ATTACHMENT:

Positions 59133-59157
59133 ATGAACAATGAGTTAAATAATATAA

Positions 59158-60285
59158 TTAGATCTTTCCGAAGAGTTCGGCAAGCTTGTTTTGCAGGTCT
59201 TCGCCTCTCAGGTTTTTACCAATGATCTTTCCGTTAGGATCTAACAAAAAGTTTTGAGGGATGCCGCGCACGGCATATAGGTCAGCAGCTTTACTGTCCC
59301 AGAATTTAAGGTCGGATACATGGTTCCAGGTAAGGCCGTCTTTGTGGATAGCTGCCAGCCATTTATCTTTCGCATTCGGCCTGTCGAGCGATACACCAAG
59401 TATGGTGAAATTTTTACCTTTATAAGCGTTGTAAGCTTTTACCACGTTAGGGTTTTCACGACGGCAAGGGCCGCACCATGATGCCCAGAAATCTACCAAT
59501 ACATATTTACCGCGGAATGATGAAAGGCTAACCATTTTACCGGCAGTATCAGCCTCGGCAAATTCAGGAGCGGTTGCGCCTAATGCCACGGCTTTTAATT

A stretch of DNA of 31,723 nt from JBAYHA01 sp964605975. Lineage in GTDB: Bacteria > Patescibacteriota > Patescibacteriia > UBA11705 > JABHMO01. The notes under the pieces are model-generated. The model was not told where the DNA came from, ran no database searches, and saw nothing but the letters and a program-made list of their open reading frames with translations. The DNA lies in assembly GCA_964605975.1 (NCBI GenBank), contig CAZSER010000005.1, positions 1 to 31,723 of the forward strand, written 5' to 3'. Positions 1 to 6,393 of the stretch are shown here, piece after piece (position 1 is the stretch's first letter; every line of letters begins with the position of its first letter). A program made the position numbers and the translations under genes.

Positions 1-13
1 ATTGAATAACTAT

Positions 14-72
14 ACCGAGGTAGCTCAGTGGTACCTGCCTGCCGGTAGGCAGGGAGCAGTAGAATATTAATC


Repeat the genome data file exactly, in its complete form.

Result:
Positions 59133-59157
59133 ATGAACAATGAGTTAAATAATATAA

Positions 59158-60285
59158 TTAGATCTTTCCGAAGAGTTCGGCAAGCTTGTTTTGCAGGTCT
59201 TCGCCTCTCAGGTTTTTACCAATGATCTTTCCGTTAGGATCTAACAAAAAGTTTTGAGGGATGCCGCGCACGGCATATAGGTCAGCAGCTTTACTGTCCC
59301 AGAATTTAAGGTCGGATACATGGTTCCAGGTAAGGCCGTCTTTGTGGATAGCTGCCAGCCATTTATCTTTCGCATTCGGCCTGTCGAGCGATACACCAAG
59401 TATGGTGAAATTTTTACCTTTATAAGCGTTGTAAGCTTTTACCACGTTAGGGTTTTCACGACGGCAAGGGCCGCACCATGATGCCCAGAAATCTACCAAT
59501 ACATATTTACCGCGGAATGATGAAAGGCTAACCATTTTACCGGCAGTATCAGCCTCGGCAAATTCAGGAGCGGTTGCGCCTAATGCCACGGCTTTTAATT

A stretch of DNA of 31,723 nt from JBAYHA01 sp964605975. Lineage in GTDB: Bacteria > Patescibacteriota > Patescibacteriia > UBA11705 > JABHMO01. The notes under the pieces are model-generated. The model was not told where the DNA came from, ran no database searches, and saw nothing but the letters and a program-made list of their open reading frames with translations. The DNA lies in assembly GCA_964605975.1 (NCBI GenBank), contig CAZSER010000005.1, positions 1 to 31,723 of the forward strand, written 5' to 3'. Positions 1 to 6,393 of the stretch are shown here, piece after piece (position 1 is the stretch's first letter; every line of letters begins with the position of its first letter). A program made the position numbers and the translations under genes.

Positions 1-13
1 ATTGAATAACTAT

Positions 14-72
14 ACCGAGGTAGCTCAGTGGTACCTGCCTGCCGGTAGGCAGGGAGCAGTAGAATATTAATC